Sliding bundle and pipe in pipe systems where by the different pipes expand at different rates can cause a problem for bulkheads and internal fittings is another area where Peritus employees have an excellent understanding and have performed numerous detailed designs.
With the use of either general finite element packages such as Ansys and Abaqus or special purpose bottom roughness packages such as SAGE® and SIMLA® either a 2D seabed profile or the full 3D seabed where the pipeline is planned to be installed can be modelled and it is possible to predict where the pipeline is prone to excessively long or highly stressed spans. For long spans a fatigue analysis can be performed and, if the total amount of fatigue is less than the allowable, then the spans can remain, however if the spans exceed the allowable fatigue limit and/or are over stressed then different mitigation methods can be investigated and analysed within the packages in order to determine the best solution for the pipeline.
Bottom roughness analysis can also feed into the lateral buckling and walking assessment as natural seabed features can act as buckle initiators or the seabed influence expansion and walking due to slopes.
From shallow water large diameter conventional “Z” shaped spools to complex 140m long 3D spools located in 2200m water depth as well as jumpers all have been designed as part of previous experience. The material selection, connection selection, contents, pressure, temperature, expansion and installation limitations are some of the key parameters with which need to be accounted for when investigating the design of spool pieces
Riser design involves routing from the platform topsides tie in point to the pipeline/spool tie in point on the seabed. The analyses include vortex-shedding analysis to determine maximum allowable riser span lengths/clamp spacing at given elevations above the seabed; fatigue analysis to investigate the possibility of failure for the proposed span length and detailed stress analysis of the riser and pipeline offset including functional and environmental loading and also for platform jacket deflections.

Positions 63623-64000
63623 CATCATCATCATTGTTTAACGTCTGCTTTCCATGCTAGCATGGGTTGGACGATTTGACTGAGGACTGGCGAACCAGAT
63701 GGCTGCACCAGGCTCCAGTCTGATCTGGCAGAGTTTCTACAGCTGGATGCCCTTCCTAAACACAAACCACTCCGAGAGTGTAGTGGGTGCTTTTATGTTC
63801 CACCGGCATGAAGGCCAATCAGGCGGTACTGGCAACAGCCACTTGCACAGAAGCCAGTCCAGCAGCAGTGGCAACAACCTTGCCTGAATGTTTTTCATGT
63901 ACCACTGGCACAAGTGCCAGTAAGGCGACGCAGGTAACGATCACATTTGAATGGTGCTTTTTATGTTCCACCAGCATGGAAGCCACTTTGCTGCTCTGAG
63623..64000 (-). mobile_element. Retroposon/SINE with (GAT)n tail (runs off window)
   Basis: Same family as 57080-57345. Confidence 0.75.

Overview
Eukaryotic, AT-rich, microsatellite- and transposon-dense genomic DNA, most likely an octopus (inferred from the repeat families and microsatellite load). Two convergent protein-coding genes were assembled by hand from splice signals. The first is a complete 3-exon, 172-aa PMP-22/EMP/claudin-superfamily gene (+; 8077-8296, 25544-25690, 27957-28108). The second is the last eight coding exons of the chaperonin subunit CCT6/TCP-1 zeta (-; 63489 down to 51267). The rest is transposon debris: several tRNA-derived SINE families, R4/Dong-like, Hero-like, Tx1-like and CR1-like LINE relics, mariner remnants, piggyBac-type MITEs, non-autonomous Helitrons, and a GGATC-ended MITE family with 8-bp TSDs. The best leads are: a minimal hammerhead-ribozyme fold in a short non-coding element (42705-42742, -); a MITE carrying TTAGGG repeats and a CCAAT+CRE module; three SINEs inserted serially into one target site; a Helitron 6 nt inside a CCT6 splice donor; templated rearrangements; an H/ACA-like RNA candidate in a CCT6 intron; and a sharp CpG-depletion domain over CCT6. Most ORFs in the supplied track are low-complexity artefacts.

New developments are always being found which have high pressures and/or high temperatures, these in combination with severe contents can cause complications for designers. High pressure (>900bar) and high temperature (>130°C) are values with which Peritus employees have experience and has investigated solutions for. The material selection process for such extremes has been found to be critical along with the design approach adopted. Depending on location, water depth and environmental conditions the solutions can be radically different however the outcome is always for a safe and robust design.
Accounting for the small amount of compressibility within the soil upheaval buckling prior to the pipe forcing its way through the soil has been shown to improve the predicted behaviour of the pipelines and this can now be modelled within finite element packages.
For pipelines resting on the seabed accurately modelling the axial friction resistance of the soil is essential in predicting expansion and force build up within the flowline as well as the probability of the pipeline walking should it experience multiple thermal cycles.
Accurate modelling within finite element packages of these phenomena is critical to producing a robust design which is not either over conservative or impractical for the location in which it is being used.
Lateral and upheaval buckling can become one of the major design challenges within a pipeline project and needs to be identified early on so that work can commence on finding the best solution for that given pipeline.
In recent years there have been major developments within finite element modelling of upheaval and lateral buckling and the solutions to either mitigate buckling or control lateral buckling. Conventional methods of preventing pipelines from lateral buckling such as rock dumping and multiple inline expansion spools are often not practical due to location and environment issues such as deep water and vessel availability
Peritus employees pride themselves in having worked on a number of very complex projects where different and detailed lateral and upheaval buckling solutions have been required.
Walking analysis screening and detailed finite element analysis have all been performed by Peritus employees. Both transient thermal induced walking and gravitational walking in shallow and deep water have been investigated along with how walking interacts with structures, spools and pipeline buckles. Where required, various walking mitigation solutions have been investigated and practical solutions found to solve the problem.
Peritus employees have a large amount of experience with the design, fabrication and installation of bundles within the North Sea.
Additional experience has been gained investigating the use of bundles within directional drilling scenarios, high temperature/ultra high pressure and ice/arctic environments.